Processing messages asynchronously is an important technique when developing integration applications. Asynchronous applications are typically easier to scale, allow for the implementation of reliability patterns and sometimes better reflect use cases in the real world. Mule, not surprisingly, offers a wealth of opportunities to process messages asynchronously.
Setting exchange-pattern of a message source to “one-way” enables asynchronous processing for a flow. Some transports and connectors, like JMS or the VM transport, are asynchronous by default. Other transports which are inherently synchronous, like HTTP, need there exchange pattern explicitly set. Setting one-way exchange patterns on these transports allows you to simulate asynchronous behavior with protocols that would otherwise not be asynchronous. The following Gist demonstrates how to asynchronously bridge an HTTP request to JMS.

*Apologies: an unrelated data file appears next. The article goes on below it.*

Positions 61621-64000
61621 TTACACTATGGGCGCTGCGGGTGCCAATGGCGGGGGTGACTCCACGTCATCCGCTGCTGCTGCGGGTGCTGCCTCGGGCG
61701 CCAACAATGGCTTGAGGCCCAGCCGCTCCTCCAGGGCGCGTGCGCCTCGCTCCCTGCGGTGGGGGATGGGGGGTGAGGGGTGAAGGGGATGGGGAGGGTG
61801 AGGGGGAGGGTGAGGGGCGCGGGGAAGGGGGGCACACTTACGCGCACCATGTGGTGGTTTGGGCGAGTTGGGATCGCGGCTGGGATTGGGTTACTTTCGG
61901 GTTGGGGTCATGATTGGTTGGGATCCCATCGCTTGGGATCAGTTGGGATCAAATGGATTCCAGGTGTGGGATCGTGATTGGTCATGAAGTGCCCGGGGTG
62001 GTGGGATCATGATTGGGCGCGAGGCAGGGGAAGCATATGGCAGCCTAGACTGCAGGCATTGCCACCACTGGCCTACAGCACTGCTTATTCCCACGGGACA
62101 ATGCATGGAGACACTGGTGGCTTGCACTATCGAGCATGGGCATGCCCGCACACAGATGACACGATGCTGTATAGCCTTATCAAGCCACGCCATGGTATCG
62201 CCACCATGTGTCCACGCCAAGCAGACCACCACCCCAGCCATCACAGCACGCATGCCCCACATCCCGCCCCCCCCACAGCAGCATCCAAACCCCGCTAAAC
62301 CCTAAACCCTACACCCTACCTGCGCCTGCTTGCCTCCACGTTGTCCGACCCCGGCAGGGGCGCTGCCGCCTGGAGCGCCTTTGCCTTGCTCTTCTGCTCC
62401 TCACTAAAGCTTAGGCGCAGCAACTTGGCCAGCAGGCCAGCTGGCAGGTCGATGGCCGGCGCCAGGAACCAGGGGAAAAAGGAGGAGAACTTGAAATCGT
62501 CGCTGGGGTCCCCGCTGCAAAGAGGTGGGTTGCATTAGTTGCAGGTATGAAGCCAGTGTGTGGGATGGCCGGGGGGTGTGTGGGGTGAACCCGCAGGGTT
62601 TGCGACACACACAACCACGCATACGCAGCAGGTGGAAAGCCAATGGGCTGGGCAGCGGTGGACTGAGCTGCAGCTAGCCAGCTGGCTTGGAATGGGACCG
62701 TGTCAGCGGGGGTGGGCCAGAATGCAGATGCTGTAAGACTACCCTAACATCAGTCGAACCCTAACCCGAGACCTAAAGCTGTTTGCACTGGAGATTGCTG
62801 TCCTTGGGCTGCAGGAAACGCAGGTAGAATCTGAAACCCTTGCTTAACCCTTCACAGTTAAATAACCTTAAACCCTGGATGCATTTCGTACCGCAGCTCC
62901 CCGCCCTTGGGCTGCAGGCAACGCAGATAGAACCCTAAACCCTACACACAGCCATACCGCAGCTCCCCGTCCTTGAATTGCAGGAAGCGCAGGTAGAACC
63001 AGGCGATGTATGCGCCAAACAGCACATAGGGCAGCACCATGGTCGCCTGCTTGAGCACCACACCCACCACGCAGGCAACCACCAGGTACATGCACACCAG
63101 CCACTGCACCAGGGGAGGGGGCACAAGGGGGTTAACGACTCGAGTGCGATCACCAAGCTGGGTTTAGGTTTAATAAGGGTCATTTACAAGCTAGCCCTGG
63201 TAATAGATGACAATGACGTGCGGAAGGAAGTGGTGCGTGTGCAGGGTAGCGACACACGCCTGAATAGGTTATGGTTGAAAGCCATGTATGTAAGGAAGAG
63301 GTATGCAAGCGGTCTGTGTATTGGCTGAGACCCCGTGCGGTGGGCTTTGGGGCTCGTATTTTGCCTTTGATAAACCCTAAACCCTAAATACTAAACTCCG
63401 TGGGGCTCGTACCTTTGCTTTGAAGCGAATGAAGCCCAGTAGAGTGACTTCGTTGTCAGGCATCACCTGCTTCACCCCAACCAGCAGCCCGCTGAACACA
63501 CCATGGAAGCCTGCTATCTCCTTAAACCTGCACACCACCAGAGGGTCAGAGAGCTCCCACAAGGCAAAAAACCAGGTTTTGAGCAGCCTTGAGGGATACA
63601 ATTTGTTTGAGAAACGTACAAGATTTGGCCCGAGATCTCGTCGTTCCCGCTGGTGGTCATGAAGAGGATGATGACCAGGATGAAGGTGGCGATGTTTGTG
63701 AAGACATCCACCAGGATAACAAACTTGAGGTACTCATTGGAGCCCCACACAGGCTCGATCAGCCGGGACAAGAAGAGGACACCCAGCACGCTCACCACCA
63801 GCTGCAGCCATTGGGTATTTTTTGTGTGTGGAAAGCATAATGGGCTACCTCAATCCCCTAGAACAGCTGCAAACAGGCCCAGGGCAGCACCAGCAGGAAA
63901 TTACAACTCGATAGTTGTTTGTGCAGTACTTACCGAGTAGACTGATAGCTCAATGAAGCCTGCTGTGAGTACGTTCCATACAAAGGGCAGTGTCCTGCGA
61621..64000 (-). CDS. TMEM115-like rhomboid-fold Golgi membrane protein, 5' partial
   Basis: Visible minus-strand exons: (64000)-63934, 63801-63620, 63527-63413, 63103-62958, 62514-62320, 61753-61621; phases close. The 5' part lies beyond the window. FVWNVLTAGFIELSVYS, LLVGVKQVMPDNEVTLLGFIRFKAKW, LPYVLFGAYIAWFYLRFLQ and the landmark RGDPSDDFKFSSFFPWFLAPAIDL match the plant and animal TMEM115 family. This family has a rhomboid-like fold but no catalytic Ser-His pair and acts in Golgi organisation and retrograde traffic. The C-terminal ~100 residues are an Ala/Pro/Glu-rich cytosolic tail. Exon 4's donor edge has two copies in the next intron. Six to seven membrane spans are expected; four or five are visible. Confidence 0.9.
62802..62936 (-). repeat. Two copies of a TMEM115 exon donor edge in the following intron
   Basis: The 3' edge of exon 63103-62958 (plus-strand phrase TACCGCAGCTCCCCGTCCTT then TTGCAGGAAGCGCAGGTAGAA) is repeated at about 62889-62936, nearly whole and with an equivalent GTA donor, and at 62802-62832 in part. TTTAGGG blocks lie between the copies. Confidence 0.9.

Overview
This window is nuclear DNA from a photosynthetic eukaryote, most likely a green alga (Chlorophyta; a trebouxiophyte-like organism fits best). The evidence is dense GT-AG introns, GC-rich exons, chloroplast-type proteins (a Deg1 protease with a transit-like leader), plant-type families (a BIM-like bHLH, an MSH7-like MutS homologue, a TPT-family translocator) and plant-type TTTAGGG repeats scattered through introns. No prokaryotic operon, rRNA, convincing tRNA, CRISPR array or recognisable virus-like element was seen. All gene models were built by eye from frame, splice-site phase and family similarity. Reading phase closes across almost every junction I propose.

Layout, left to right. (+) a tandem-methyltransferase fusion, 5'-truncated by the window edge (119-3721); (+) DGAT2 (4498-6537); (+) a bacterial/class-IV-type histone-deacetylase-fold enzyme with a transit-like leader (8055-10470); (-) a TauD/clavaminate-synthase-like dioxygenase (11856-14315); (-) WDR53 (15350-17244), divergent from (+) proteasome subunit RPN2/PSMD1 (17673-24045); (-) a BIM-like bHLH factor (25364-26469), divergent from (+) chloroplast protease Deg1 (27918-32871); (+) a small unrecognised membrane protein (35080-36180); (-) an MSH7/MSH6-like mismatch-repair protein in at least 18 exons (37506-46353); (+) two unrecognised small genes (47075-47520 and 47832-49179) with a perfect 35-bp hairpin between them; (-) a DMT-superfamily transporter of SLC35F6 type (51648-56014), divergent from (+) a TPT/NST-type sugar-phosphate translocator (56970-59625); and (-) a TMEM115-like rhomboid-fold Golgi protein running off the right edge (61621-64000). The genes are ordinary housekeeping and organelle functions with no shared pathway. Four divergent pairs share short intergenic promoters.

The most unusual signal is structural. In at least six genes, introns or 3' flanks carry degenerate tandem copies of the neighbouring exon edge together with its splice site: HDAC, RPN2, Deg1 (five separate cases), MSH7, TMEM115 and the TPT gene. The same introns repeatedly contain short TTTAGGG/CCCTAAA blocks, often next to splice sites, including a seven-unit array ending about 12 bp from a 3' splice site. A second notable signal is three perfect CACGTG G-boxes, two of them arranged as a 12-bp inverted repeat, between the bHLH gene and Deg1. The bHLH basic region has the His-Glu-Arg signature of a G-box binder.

You can process asynchronously dispatched messages in groups by using the collection- aggregator. Message groups are defined by setting the correlationId property of a MuleMessage or by setting the MULE_CORRELATION_ID outbound header. The correlationGroupSize property of MuleMessage, or the MULE_CORRELATION_GROUP_SIZE header, define the amount of messages in a group.
The following demonstrates how the collection-aggregator can be used to asynchronously wait and collect the contents of a correlation group arriving on a VM inbound-endpoint.